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On a webpage I am rendering a collection of images. Some images are portrait orientation, some are landscape, all are larger than the desired render size.

I want to display these images in a gallery of neat, uniformly sized, square thumbnails.

How can I do thus using only CSS?

I would like to avoid a javascript library if possible. I don't need to select a part of the image to display, just any central-ish square area.

I've seen this question asked elsewhere, but have not yet found an answer that seems to work with all orientations (e.g., portraits may get correctly cropped/resized, landscapes do not).

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This could help you: stackoverflow.com/questions/16352774/… –  Arbel May 14 '13 at 2:19
Using CSS only to create thumbnails is generally a bad idea. The browser still has to download the full sized image and then it just dynamically shrinks it. You should look into using a server side language that will actually resize the image on the fly in order to keep download speeds as quick as possible. –  FireCrakcer37 May 14 '13 at 2:41
thanks @FireCrakcer37, unfortunately the images are from an external API so I have no server side control –  Andy Harvey May 14 '13 at 3:18
thanks for these great suggestions. So to confirm, it is not possible to resize an image directly on the image tag? I must use an enclosing div and/ or apply the image as a background? –  Andy Harvey May 14 '13 at 5:01
It is not very easy to get the desired result by utilizing an image tag. It might be possible if all the images were landscape or portrait, but since you have a mix of both it is difficult to alter the image to really fit your needs. Is there any particular reason you would like to utilize image tags? –  FireCrakcer37 May 14 '13 at 5:36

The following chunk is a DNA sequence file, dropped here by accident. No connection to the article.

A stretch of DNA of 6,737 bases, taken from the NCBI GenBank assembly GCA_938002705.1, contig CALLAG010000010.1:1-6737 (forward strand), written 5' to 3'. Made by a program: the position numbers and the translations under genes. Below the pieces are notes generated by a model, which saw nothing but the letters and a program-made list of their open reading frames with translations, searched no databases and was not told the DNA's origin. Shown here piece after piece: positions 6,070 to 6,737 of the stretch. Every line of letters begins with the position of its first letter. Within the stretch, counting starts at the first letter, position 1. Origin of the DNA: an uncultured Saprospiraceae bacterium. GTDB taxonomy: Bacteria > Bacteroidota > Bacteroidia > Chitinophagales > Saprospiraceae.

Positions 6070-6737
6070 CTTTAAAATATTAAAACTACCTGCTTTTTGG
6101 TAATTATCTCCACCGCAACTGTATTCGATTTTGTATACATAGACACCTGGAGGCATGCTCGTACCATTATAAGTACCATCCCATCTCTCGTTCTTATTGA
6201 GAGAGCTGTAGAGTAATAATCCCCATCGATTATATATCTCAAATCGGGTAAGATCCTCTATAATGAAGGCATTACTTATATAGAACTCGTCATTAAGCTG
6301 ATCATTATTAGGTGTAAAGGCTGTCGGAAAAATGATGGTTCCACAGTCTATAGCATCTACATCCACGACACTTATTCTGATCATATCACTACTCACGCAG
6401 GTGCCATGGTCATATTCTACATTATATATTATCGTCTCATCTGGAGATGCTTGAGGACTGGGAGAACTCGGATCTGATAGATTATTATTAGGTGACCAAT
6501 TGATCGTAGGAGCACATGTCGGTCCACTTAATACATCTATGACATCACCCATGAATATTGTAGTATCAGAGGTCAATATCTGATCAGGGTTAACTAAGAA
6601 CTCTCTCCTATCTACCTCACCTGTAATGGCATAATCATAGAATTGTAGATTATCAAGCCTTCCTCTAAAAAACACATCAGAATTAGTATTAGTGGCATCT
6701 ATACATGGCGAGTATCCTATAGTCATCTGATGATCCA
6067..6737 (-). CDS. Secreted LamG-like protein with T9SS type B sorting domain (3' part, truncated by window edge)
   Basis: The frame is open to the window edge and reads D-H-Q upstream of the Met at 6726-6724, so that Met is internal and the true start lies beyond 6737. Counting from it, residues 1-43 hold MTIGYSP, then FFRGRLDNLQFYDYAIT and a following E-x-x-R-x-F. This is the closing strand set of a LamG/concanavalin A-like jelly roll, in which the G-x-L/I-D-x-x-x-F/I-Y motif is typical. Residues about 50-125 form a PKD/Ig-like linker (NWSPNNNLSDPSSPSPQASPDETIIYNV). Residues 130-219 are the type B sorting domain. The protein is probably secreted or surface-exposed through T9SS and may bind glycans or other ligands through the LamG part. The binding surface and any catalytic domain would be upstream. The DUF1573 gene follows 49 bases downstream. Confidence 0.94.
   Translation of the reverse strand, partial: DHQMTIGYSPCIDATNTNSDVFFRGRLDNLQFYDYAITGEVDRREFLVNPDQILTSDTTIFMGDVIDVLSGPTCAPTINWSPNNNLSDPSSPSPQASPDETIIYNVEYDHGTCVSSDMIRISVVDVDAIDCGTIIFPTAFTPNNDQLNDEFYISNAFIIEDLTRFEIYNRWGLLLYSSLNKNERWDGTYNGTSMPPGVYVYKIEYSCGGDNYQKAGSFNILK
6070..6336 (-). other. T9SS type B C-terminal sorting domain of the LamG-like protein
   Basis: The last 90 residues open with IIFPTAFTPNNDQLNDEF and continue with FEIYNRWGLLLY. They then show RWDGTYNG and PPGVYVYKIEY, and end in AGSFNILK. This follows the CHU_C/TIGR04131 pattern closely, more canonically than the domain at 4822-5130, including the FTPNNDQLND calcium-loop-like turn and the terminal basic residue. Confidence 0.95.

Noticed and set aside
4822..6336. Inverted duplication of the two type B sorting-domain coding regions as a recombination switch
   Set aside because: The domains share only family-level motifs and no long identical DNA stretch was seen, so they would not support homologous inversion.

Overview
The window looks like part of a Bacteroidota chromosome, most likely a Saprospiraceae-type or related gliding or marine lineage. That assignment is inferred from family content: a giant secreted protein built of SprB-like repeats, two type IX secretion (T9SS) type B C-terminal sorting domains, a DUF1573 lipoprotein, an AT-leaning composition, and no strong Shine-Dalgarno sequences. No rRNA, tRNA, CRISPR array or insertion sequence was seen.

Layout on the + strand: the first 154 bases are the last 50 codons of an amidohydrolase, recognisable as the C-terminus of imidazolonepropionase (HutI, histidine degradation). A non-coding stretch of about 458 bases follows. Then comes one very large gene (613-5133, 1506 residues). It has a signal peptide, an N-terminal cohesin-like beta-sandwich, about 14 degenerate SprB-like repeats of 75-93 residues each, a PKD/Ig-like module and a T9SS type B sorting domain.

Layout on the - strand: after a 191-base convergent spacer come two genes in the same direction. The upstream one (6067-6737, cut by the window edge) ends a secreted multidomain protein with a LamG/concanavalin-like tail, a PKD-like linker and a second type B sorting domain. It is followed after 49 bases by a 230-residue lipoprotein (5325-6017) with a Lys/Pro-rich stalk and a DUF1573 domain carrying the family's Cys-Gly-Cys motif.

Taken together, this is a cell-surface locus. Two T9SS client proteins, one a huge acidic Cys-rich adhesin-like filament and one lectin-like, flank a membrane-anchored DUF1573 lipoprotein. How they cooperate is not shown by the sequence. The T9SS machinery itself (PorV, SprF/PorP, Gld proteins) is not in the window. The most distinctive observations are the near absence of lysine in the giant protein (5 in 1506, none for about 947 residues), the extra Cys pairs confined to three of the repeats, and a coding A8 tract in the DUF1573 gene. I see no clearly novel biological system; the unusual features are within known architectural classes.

2 Answers 2

up vote 5 down vote accepted

You could still use server side technology to resize the image via cURL; however, that is neither here nor there. One thing to understand, CSS is not really a programming language, as in, it cannot make decisions or do any real math, so we can't make dynamic decisions with just CSS.

That being said, you could create divs for your gallery, and use CSS to set the background image to the desired image. In CSS3 there is a property called background-size. You can set the size in pixels manually, but it will not maintain aspect ratio that way, so it will probably look awful. Setting the background-size: cover will scale the image so that it completely fills the background area while cutting off the excess. Setting background-size: contain will scale the image so that it maintains its original aspect ratio and fills the background without cutting off the image. Here is a little code that kind of explains how to use it. jsFiddle

EDIT: I forgot to mention that this solution will only work in IE9+ (should work fine in FF, Chrome and Safari)

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thanks, this is a good solution and, while not what I had originally in mind, it does the job very well. Thanks! –  Andy Harvey May 14 '13 at 7:47

I suggest having a div wrap the images. You can specify a width and height on this wrapper with a overflow:hidden.

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With this approach you are limited to capturing the top-left piece of the image only, unless you apply some positioning hacks to the original image (which will still be full sized) to move the center of the image into the visible area (way to much work, and would likely be different for each image). –  FireCrakcer37 May 14 '13 at 5:41
Or even some "responsive" type treatment like max-width:100%; –  ArleyM May 14 '13 at 12:35

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